Iona Sauvignon Blanc 2009 – Elgin, South Africa
So here we go with our mineral, flinty nose that has a floral character and slight herbaceousness along the Sancerre style. And then the ripe fruit takes over. Not tropical but more zesty citrus fruit, gooseberry and stonefruit characters. The wine is generously mouth filling with a lively, dry and pure finish. This superbly balanced wine was a joy to taste on its own but when it was paired with a Ballotine of Scottish Salmon with cucumber, horseradish creme and a beetroot reduction it really came to life. I’m sure a pairing with a goat’s cheese tartlet would be equally good but make it something creamy as it will find a perfect balance with the dry and zesty character of the wine.
Gandolfi have this wine on the list and sell all their listed wines retail as well, so even more excuse to pop in now.
Andrew’s other wines are pretty exciting too but are much more difficult to get hold off. Gandolfi Fish expertly matched various dishes to some of these extraordinary wines. The almost Burgundian 2009 Chardonnay was matched with a Confit of chicken, baby leek and black truffle terrine served with toasted spelt bread which was a gorgeous combination.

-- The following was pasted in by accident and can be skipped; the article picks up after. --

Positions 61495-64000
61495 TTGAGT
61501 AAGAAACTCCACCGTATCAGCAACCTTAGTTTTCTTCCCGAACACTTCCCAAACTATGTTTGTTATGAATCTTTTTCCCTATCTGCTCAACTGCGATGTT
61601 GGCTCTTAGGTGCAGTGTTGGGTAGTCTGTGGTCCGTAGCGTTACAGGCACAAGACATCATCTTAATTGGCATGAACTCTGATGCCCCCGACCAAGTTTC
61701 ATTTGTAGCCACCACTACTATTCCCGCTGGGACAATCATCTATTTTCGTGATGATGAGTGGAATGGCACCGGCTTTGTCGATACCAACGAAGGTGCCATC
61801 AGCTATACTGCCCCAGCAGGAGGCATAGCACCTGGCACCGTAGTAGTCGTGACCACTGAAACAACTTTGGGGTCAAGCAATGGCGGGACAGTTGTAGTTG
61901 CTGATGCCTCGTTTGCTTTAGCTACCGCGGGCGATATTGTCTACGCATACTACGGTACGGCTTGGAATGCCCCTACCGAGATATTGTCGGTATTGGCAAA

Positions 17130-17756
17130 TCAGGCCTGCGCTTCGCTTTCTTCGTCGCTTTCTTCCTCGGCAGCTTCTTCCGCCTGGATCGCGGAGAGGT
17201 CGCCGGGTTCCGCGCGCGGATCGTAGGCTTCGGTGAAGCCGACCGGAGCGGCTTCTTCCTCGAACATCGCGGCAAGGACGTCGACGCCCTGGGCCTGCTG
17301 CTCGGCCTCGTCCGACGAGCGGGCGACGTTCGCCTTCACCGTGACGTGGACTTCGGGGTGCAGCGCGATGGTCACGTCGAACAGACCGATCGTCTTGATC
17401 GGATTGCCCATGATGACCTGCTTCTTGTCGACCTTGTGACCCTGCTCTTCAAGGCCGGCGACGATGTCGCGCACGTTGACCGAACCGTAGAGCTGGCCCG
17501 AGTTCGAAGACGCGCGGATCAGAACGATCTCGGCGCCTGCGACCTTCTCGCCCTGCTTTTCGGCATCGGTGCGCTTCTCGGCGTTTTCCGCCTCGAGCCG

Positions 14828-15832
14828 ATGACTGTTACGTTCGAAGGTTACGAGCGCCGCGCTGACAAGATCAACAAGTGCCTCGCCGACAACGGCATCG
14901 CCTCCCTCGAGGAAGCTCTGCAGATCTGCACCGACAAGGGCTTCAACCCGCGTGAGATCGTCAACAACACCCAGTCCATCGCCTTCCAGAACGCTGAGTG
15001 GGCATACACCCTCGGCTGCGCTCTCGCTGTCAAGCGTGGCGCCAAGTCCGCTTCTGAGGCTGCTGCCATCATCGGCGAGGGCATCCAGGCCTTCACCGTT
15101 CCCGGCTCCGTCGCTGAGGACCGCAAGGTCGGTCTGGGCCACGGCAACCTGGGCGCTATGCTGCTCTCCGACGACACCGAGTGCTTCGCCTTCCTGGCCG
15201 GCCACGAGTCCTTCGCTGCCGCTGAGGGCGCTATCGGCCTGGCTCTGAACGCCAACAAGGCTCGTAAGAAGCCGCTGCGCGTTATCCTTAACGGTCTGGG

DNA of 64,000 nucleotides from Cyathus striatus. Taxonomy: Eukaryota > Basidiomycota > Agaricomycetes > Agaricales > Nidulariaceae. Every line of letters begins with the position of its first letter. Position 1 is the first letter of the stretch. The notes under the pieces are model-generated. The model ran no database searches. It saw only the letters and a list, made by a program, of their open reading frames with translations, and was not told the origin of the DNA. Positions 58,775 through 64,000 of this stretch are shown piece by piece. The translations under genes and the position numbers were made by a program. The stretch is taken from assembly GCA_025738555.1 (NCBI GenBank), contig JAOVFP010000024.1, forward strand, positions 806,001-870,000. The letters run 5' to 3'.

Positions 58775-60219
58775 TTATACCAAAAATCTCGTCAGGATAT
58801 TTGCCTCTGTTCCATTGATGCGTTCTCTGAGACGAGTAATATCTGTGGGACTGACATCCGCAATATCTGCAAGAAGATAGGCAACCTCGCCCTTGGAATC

Pan roasted lamb chop with a potato millefeuille, wilted spinach, stilton and port sauce was matched to the Gunnar 2005, a blend of 55% Cabernet Sauvignon, 42% Merlot and 3% Petit Verdot. It had a deep smoky nose and lovely ripe fruit on the palate. Again, I couldn’t fault the combination with the food.
The next course had to match with the Syrah 2007, deliberately using the French spelling indicating a more old-world approach to Syrah. Still, it was a big wine with big flavours and exactly what was needed with the Slow braised shoulder of ‘Venison Wellington’ with fondant potato, Scottish girolles and juniper jus.
The finale was a Plum and frangipane upside down cake with crème anglaise which was paired with Andrew’s dessert wine a Noble Late Harvest Sauvignon Blanc 2007. Delicious hazelnut, orange and honey with plenty of zesty flavours to balance the sweetness of both the wine and dessert.
This was the first time I tasted any of the Iona wines but it certainly won’t be my last. Judging by the reactions on the night, I somehow doubt I am alone in this.